Junior forward Ben Meyers, one of three finalists for the Hobey Baker Award, leads the Gophers with 41 points. Photo courtesy of the University of Minnesota
As the accolades pile up for Ben Meyers, so do the nicknames.
Captain America works wonderfully for the junior who wears the “C” for the University of Minnesota and represented Team USA at the most recent Winter Olympics.
The Delano Destroyer isn’t a bad fit either, given that the former high school star from the far west metro suburbs has been shredding defenses since he was old enough to skate circles around would-be defenders.
There’s also The Terminator and The Closer. In high school, it was Benny or Boone or Meys (pronounced MISE).
Gentle Ben … OK, wait, that one doesn’t work.
For one, no one remembers the 1960s TV series of the same name starring a young boy’s tame bear. And while Meyers, one of the three finalists for the Hobey Baker Award that goes to college hockey’s top player, possesses the requisite skills to finesse his way to goal after goal and assist after assist (he leads the Gophers with 41 points), he isn’t opposed to taking a sledgehammer approach if required. Which is to say there isn’t a hint of gentleness to Meyers’ game.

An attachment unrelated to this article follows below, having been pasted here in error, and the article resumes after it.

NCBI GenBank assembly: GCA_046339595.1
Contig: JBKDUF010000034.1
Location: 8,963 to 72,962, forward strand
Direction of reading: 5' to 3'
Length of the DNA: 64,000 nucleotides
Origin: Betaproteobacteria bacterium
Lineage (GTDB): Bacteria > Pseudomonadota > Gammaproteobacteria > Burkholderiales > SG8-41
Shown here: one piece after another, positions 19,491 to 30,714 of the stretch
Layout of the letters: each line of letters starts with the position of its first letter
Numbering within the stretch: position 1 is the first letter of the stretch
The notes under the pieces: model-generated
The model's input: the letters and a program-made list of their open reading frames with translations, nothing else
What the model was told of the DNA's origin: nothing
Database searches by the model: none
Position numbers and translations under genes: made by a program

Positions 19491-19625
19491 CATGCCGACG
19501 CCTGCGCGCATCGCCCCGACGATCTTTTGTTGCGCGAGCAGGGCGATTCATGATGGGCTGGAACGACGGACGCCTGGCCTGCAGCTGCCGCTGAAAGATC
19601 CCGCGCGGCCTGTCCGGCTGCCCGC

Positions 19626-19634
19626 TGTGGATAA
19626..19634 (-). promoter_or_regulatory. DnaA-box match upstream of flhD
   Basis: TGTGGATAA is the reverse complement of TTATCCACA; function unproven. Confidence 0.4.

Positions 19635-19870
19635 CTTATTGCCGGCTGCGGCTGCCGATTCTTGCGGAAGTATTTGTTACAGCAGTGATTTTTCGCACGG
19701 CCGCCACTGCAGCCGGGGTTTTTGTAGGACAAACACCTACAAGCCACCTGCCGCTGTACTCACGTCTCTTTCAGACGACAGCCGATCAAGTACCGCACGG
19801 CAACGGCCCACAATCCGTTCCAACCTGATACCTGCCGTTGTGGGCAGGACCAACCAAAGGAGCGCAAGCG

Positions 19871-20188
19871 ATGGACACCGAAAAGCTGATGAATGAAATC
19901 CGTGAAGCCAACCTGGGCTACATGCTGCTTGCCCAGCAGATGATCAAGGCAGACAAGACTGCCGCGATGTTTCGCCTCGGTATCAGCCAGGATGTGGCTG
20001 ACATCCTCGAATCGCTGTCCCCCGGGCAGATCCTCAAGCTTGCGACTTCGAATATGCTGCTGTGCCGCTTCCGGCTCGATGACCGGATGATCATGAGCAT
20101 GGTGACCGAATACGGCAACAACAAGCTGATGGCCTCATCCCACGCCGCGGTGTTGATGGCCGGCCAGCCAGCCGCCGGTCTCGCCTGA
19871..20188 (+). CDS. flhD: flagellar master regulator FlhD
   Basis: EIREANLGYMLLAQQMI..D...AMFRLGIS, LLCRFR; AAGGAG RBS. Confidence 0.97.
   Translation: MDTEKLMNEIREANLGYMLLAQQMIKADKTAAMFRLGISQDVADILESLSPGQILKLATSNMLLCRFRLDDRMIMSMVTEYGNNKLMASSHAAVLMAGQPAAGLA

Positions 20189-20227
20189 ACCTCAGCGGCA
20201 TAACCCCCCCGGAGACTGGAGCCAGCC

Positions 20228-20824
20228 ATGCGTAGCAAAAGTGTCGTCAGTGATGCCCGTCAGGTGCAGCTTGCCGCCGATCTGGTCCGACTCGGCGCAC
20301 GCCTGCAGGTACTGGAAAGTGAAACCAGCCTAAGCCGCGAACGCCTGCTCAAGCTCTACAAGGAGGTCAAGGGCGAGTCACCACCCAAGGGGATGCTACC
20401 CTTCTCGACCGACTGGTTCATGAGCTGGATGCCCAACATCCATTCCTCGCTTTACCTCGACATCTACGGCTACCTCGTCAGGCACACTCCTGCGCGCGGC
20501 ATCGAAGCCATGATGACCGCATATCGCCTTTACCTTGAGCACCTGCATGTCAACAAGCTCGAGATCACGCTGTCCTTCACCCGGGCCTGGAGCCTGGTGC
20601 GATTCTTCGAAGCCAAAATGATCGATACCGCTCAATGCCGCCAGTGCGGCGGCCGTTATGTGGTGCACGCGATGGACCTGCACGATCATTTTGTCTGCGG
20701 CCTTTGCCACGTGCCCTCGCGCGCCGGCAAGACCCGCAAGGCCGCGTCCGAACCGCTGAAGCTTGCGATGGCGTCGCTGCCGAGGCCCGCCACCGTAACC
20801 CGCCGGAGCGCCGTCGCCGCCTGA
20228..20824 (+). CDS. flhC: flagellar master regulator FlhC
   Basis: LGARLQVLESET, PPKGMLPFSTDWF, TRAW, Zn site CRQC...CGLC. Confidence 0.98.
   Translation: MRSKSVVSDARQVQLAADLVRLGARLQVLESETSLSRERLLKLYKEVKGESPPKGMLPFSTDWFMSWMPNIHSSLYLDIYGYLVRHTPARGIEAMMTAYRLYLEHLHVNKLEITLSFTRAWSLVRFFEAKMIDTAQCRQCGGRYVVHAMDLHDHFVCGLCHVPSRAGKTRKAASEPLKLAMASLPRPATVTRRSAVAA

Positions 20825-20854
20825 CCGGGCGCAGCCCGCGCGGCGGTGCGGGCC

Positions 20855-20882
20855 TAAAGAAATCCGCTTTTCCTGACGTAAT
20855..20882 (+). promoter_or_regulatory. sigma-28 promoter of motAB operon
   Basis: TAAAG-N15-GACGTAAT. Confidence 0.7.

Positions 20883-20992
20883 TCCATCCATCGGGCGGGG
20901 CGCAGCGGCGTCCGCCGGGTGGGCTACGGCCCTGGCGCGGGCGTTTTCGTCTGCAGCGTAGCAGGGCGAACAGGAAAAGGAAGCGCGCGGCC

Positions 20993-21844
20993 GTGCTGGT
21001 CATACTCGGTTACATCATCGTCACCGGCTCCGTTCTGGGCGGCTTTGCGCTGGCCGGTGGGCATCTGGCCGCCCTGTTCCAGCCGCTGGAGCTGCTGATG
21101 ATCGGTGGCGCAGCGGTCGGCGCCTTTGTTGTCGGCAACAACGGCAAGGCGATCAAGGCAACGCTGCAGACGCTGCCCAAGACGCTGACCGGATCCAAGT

Andover coach Mark Manney remembers a 2016 spring Minnesota Hockey High Performance event in which Meyers, who had just completed his junior season at Delano, was suiting up for Manney’s Minnesota HP 18s squad against teams from Michigan, Wisconsin and North Dakota. It was a typical all-star event, meaning defense and checking were considered optional by many of the players.
Meyers, who leads Minnesota against Minnesota State in a Frozen Four semifinal at 7:30 tonight in Boston, was not in that group.
“I remember he was the best player on the team,” Manney said. “And he had a nasty streak. He would go into the corners and just annihilate guys.”
Meyers, joined by ultra-talented linemates John Keranaen and Brian Halonen, was even more dominant the following high school season when he scored 120 points — tied with Roseau’s Neal Broten for the fifth most in state history. Delano went 21-3-1 in the regular season and led the state with 168 goals, 25 more than the next highest total of 143 posted by Hermantown.